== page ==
A boy, age 11, wakes up and gets ready for school. His father is eagerly waiting for him on the sunken couch. The man shouts obscenities at his son, because the boy did not clean up a mess his dog had made during the night. Although this task is an impossibility, yes, since the boy was sleeping, the father’s anger goes unquenched. Yelling is not enough; he chases after the boy, grabbing onto his hoodie. His grasp slips, and the boy escapes out the door. The boy knows what’s waiting at home when he returns.


An old man wakes up, his joints sore as he places his feet on the cold floor. He prays, “God, please place in my path someone who I can encourage today,” as he buttons his shirt to go out and have his regular coffee with his buddies. An accident in the road makes the man anxious as he knows he is going to be late; he hates to be late. He arrives at the regular place late, as he expected, and a boy is outside asking for someone to buy his breakfast.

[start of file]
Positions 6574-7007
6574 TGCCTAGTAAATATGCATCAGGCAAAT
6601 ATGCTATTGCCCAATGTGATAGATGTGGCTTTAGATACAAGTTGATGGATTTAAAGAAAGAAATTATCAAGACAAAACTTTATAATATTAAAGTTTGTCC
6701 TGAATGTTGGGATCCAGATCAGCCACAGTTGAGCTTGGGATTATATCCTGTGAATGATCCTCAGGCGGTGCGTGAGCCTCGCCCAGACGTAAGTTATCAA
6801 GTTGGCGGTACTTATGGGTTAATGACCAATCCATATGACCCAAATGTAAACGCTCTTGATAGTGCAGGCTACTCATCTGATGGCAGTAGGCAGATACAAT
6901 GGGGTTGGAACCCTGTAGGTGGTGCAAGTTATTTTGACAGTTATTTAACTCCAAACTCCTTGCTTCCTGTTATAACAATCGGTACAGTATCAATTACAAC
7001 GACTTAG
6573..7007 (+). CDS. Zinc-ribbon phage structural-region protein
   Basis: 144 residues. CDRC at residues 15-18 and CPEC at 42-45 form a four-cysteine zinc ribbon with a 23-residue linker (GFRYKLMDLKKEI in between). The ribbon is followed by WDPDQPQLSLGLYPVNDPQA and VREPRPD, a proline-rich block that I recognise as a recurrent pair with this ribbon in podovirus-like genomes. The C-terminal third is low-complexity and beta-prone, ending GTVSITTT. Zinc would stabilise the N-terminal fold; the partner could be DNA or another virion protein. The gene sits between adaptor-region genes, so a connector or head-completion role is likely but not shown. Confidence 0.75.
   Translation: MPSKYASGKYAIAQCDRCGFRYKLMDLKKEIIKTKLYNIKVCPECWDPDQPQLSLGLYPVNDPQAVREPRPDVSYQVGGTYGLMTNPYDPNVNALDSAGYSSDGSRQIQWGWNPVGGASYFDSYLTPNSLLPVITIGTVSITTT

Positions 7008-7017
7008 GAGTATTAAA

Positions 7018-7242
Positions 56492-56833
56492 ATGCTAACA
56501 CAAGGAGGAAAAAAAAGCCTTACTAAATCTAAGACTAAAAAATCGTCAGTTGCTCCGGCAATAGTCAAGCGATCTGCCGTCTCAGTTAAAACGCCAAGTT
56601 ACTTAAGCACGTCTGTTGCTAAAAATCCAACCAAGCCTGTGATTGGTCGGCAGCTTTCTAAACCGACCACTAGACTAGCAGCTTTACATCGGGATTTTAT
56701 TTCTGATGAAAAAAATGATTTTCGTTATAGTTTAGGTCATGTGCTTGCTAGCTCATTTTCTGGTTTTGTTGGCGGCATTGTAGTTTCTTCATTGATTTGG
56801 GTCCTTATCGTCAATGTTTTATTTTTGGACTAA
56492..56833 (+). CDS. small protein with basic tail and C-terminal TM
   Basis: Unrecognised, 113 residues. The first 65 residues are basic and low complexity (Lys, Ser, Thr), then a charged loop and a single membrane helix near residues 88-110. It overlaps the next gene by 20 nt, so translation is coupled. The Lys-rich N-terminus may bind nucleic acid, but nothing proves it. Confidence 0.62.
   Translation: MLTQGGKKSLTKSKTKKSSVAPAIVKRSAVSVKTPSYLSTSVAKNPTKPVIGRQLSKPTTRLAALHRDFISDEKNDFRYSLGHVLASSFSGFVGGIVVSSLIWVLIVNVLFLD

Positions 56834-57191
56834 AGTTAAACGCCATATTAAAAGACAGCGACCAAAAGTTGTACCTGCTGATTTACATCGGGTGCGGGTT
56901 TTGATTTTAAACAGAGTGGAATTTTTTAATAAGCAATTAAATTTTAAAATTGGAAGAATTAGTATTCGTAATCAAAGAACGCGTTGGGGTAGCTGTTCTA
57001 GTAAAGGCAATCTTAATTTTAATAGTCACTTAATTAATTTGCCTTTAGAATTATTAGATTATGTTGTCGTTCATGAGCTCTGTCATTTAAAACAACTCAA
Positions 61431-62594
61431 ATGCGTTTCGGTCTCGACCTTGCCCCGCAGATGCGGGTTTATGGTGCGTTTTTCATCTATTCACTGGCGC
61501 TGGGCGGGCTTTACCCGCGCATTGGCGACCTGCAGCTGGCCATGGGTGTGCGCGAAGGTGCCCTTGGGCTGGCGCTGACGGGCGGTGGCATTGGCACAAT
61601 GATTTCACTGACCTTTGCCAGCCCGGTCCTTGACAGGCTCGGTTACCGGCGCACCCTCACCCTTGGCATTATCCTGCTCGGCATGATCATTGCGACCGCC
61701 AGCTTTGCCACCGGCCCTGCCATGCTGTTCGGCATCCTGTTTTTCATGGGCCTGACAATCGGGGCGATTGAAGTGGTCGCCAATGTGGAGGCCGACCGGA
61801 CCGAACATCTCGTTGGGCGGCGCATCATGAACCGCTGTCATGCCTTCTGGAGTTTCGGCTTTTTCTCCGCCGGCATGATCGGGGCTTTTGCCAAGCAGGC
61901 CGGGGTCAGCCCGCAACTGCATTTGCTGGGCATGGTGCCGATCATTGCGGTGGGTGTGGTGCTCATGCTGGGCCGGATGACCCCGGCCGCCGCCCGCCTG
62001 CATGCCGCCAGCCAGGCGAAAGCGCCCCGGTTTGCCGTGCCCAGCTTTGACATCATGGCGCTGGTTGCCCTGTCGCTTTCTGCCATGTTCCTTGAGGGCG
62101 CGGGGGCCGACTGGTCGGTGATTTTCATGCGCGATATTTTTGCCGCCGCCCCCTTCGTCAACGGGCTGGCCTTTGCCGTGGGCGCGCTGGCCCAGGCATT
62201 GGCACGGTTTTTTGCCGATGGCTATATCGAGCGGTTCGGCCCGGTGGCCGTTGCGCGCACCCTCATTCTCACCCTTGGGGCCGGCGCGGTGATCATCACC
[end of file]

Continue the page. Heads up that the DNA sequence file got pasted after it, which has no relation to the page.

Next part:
The old man walks toward the front door and looks the boy up and down. He can tell from the looks of this boy that he does not come from the good part of town, so he gives the boy what he can, some advice: “Son, you need to get to school. It will do you a world of good to have an education.” The boy looks at the old man and then sees a person behind him. He asks the second person for breakfast, ignoring the old man’s loving advice. The old man thinks to himself, “Some people just don’t want help; too bad.”